Thursday, August 03, 2006

Connections Week (#4): Letters to Wendy's, or Voluminous still-accumulating results

In "The Intelligencer," Rachel's EdSupp piece on Ron Hoeflin and other super-IQers, we learn that
Hoeflin is fascinated by the idea of a "maximum human potential." Every afternoon, he goes to Wendy's in Hell's Kitchen and reads for several hours with a magnifying glass—he's legally blind—as preparation for his three-volume treatise, The Encyclopedia of Categories: A Theory of Categories and Unifying Paradigm for Philosophy With Over 1,000 Examples.

Curiously, while preparing my own piece on the academic novel, I picked up Middlemarch in order to check up on Mr. Casaubon.

The fictional Casaubon's immense, impossible project sounds not unlike the real-life Hoeflin's quest for some "unifying paradigm":
Dorothea by this time had looked deep into the ungauged reservoir of Mr Casaubon’s mind, seeing reflected there in vague labyrinthine extension every quality she herself brought; had opened much of her own experience to him, and had understood from him the scope of his great work, also of attractively labyrinthine extent. For he had been as instructive as Milton’s “affable archangel;” and with something of the archangelic manner he told her how he had undertaken to show (what indeed had been attempted before, but not with that thoroughness, justice of comparison, and effectiveness of arrangement at which Mr Casaubon aimed) that all the mythical systems or erratic mythical fragments in the world were corruptions of a tradition originally revealed. Having once mastered the true position and taken a firm footing there, the vast field of mythical constructions became intelligible, nay, luminous with the reflected light of correspondences. But to gather in this great harvest of truth was no light or speedy work. His notes already made a formidable range of volumes, but the crowning task would be to condense these voluminous still-accumulating results and bring them, like the earlier vintage of Hippocratic books, to fit a little shelf.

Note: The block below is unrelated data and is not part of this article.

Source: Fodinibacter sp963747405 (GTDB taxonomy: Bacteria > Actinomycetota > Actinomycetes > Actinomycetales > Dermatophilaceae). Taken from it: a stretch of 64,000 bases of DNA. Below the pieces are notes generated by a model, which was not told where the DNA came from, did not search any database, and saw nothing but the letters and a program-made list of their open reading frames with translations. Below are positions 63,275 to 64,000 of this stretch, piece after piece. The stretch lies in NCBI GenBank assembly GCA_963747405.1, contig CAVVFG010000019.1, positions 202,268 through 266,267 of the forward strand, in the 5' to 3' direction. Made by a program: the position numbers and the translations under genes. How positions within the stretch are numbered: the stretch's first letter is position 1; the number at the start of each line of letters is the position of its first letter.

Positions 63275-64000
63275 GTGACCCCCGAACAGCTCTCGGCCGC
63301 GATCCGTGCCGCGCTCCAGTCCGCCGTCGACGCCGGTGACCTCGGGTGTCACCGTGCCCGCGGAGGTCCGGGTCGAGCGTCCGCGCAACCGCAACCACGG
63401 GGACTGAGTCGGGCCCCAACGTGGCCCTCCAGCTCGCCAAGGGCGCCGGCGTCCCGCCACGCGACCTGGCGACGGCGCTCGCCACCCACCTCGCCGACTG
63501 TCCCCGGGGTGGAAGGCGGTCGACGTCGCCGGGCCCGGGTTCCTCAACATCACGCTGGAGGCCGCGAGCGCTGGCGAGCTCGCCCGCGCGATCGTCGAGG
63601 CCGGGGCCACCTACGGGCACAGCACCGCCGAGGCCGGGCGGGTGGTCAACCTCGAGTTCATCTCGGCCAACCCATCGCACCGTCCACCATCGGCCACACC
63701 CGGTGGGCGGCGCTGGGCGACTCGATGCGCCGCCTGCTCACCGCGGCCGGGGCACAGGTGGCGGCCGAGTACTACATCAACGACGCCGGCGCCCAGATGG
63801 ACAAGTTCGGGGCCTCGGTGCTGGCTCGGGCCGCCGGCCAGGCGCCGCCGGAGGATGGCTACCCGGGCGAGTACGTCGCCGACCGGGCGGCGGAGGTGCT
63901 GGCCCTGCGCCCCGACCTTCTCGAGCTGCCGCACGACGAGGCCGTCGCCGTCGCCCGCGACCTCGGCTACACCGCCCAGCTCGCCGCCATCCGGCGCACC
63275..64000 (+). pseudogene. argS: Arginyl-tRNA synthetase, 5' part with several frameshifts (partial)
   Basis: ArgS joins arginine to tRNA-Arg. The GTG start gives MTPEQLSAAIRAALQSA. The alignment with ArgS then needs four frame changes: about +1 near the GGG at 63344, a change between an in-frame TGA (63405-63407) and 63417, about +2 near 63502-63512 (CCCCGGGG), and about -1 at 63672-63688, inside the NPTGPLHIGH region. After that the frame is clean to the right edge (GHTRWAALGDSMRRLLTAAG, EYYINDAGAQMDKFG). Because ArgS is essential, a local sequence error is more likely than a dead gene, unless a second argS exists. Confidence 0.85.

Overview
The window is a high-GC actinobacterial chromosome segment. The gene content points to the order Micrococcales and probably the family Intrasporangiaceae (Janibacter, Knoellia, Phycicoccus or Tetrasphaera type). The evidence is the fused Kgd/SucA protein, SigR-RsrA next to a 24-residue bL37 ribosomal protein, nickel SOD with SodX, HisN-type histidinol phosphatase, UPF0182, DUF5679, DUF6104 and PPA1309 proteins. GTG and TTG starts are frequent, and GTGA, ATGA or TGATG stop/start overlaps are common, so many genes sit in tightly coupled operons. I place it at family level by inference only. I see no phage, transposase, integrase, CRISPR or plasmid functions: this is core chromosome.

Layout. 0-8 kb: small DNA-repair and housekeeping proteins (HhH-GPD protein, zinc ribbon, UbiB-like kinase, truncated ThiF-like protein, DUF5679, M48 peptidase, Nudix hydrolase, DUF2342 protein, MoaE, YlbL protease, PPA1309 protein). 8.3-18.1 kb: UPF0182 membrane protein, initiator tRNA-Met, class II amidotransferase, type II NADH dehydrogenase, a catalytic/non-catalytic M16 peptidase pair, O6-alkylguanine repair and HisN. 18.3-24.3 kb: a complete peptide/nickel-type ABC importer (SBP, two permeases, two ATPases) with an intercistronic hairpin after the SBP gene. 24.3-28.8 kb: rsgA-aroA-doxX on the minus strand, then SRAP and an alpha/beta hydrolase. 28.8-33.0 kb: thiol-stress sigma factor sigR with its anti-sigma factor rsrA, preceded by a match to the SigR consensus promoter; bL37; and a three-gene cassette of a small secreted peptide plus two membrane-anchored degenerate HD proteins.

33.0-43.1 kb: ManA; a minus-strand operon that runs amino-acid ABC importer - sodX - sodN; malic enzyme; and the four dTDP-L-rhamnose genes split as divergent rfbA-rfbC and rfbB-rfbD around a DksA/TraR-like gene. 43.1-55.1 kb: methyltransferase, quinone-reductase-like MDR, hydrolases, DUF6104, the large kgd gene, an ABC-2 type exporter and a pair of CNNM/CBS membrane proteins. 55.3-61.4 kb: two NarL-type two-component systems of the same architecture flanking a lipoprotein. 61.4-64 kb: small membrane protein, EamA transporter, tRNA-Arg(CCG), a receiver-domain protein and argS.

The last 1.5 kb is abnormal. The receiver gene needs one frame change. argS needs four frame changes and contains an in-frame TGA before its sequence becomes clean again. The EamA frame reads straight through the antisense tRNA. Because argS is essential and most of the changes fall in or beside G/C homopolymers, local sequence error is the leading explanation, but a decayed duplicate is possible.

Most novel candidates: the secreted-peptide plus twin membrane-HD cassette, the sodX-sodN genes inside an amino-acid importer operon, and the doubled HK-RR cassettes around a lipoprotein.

Blogger Jenny D said...

I was fifteen or so when I first read Middlemarch and though I was in general a, you know, good understander of all sorts of literature that grown-ups annoyingly thought I was not old enough to read, I have to admit that it was very, very hard for me & went deeply against the grain of my reading instincts to acknowledge that Eliot wants the reader to believe that the key to all mythologies is not a very good project....

8:00 AM  

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